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of the North of England. I can, however, with truth declare, that, taken in the whole, I have not found these by any means so interesting as four of the six counties of North Wales, namely, Denbighshire, Caernarvonshire, Merionethshire, and Anglesey. The traveller of taste in search of grand and stupendous scenery,) the naturalist, and the antiquary, have all, in this romantic country, full scope for their respective pursuits.

My mode of travelling was principally as a pedestrian, but sometimes I took horses, and at other times proceeded in carriages, as I found it convenient. A traveller on foot, if in health and spirits, has, in my opinion, many advantages over all others : of these the most essential is that complete independence of every thing but his own exertions, which will enable him, without difficulty, to visit and examine various places that are altogether inaccessible to persons either in carriages or on horseback.

From my first entrance into the country I had formed a determination, if I found my observations sufficiently interesting, to lay the result of them before the public. This I did in my Tour round North Wales, published about ten years ago. Till that journey was nearly completed, no tour of any importance, later than that of Mr. Pennant, (originally published in 1778,) had come to my knowledge. I had not then heard of those either of Mr. Aiken, Mr. Warner, or Mr. Skrine, and therefore, not without reason, considered myself as filling an unoccupied place in British topography. The work, notwithstanding there were no fewer than half a dozen others of a nearly similar nature, published about the same time, was so well received by the public, as to afford reasonable hopes of success to fresh exertions.




SEVERAL years have elapsed since the publication of the late Rev. W. Bingley's Excursions in North Wales, during which many and extensive alterations have taken place; for instance, the roads from Shrewsbury to Holyhead, from Chester to Bangor, from Caernarvon to Llanberis, and several others, have either been wholly formed or reconstructed; the Menai and Conway Bridges have been erected; the embankment at Tremadoc completed, and the celebrated Parys Mines nearly exhausted. These circumstances made correspondent alterations in the book necessary, and rendered it impossible any longer to preserve the tour in the form of a personal narrative : they also made it advisable to alter in part the route prescribed and adopted by the late Rev. W. Bingley, and to substitute that laid down in the following pages, which was in a great measure pursued by the Editor himself. This route has been made to comprize Aberystwith and the Devil's Bridge; for these places, though in South Wales, owing to the character of the scenery in their neighbourhood, and to their being close upon the borders, may almost be considered as a part of North Wales. The tourist by following it will be enabled to see nearly every object of the slightest interest in North Wales without retracing his steps.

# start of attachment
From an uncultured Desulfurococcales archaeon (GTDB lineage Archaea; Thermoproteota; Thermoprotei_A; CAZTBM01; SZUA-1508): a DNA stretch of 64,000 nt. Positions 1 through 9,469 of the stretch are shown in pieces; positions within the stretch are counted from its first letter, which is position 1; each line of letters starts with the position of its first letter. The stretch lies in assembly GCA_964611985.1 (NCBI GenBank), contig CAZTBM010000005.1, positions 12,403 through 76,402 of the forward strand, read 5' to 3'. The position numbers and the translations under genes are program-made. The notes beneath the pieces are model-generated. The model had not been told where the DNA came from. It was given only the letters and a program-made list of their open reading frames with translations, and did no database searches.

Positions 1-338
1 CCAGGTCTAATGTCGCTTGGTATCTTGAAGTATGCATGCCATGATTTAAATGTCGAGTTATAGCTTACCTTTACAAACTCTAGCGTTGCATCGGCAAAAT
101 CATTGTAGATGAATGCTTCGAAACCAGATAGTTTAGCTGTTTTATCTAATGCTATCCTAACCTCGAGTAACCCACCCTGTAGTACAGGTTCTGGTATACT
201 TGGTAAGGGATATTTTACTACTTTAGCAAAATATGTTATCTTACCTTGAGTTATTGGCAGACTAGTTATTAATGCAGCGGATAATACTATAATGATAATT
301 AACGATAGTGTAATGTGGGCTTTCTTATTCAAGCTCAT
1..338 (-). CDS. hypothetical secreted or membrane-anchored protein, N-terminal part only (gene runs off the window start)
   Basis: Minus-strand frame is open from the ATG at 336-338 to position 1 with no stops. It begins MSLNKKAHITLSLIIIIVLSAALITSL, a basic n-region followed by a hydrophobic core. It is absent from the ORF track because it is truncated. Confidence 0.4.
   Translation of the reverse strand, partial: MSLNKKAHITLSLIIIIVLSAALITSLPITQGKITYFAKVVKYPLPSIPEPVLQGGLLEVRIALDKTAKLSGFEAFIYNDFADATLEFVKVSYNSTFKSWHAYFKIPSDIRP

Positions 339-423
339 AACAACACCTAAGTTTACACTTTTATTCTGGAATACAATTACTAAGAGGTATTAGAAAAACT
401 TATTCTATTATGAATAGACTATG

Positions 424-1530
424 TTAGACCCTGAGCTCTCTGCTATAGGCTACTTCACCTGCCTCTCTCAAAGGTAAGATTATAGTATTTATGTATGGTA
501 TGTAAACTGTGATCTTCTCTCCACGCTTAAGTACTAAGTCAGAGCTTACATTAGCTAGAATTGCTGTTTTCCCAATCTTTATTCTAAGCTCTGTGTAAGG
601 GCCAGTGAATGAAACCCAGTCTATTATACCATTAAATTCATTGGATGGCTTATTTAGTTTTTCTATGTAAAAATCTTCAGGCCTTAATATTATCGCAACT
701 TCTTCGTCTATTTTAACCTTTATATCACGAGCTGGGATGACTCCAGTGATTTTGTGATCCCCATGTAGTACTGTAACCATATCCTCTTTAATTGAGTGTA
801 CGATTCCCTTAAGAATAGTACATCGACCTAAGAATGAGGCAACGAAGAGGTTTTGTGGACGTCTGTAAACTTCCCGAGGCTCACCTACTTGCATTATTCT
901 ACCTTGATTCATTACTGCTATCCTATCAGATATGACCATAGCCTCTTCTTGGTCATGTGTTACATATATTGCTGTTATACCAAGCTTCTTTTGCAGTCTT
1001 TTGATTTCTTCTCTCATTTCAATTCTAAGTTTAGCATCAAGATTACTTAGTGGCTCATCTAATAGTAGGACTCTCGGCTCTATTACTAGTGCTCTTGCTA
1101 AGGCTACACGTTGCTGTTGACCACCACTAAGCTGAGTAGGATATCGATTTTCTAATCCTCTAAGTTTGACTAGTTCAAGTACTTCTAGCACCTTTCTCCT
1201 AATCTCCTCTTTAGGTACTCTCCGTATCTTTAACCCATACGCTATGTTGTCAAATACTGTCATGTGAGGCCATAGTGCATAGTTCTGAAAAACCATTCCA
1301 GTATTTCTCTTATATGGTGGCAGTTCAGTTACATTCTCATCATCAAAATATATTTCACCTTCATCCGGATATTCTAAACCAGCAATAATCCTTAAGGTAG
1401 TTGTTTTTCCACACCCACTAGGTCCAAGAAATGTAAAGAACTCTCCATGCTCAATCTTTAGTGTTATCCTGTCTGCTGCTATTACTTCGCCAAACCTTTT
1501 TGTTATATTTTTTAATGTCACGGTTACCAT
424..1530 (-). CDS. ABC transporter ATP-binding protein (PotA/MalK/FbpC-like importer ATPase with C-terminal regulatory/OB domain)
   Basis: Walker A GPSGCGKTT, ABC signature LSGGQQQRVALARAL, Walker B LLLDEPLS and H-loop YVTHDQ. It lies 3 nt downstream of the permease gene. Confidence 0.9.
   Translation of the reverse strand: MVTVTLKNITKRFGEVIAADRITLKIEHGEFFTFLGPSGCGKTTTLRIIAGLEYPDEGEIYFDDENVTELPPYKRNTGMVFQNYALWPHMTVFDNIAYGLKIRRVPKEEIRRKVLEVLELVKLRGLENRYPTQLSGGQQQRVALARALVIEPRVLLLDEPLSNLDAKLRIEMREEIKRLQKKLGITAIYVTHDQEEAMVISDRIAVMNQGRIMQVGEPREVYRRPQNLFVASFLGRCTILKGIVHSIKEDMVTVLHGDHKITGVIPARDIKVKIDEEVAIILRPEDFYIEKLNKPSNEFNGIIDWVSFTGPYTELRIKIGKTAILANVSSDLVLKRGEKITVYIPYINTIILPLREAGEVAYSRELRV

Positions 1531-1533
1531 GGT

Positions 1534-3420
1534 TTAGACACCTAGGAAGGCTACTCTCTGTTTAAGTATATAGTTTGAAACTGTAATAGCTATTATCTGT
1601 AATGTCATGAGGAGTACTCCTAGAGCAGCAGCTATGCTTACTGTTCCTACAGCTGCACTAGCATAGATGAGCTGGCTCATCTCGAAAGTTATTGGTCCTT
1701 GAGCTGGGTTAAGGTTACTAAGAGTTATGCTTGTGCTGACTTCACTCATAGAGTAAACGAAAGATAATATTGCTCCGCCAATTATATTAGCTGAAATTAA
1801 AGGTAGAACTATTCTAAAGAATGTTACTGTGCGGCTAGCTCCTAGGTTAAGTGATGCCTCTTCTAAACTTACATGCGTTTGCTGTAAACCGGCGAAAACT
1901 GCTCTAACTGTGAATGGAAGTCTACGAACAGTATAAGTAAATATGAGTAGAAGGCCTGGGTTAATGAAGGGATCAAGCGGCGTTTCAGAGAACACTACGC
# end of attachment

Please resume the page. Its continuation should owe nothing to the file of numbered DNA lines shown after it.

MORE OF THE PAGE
Some of the objects described in the following pages may perhaps be interesting to the antiquary alone, and these the tourist, who is in search merely of the beauties of nature, may neglect to visit; indeed, in all cases, persons must be guided by time and circumstances in planning the route which they are to take: but by referring to the index, they will in general be able to find not only a description of the places they intend to visit, but likewise of the scenery accompanying the roads which lead to and from these places.



The accompanying Map is by Messrs. J. and C. Walker, slightly altered under the Editor's own superintendence, in order the more completely to serve the purposes of this book, and he believes that for its size, it will be found the most correct and intelligible of any yet published of North Wales.


May 7th, 1839.

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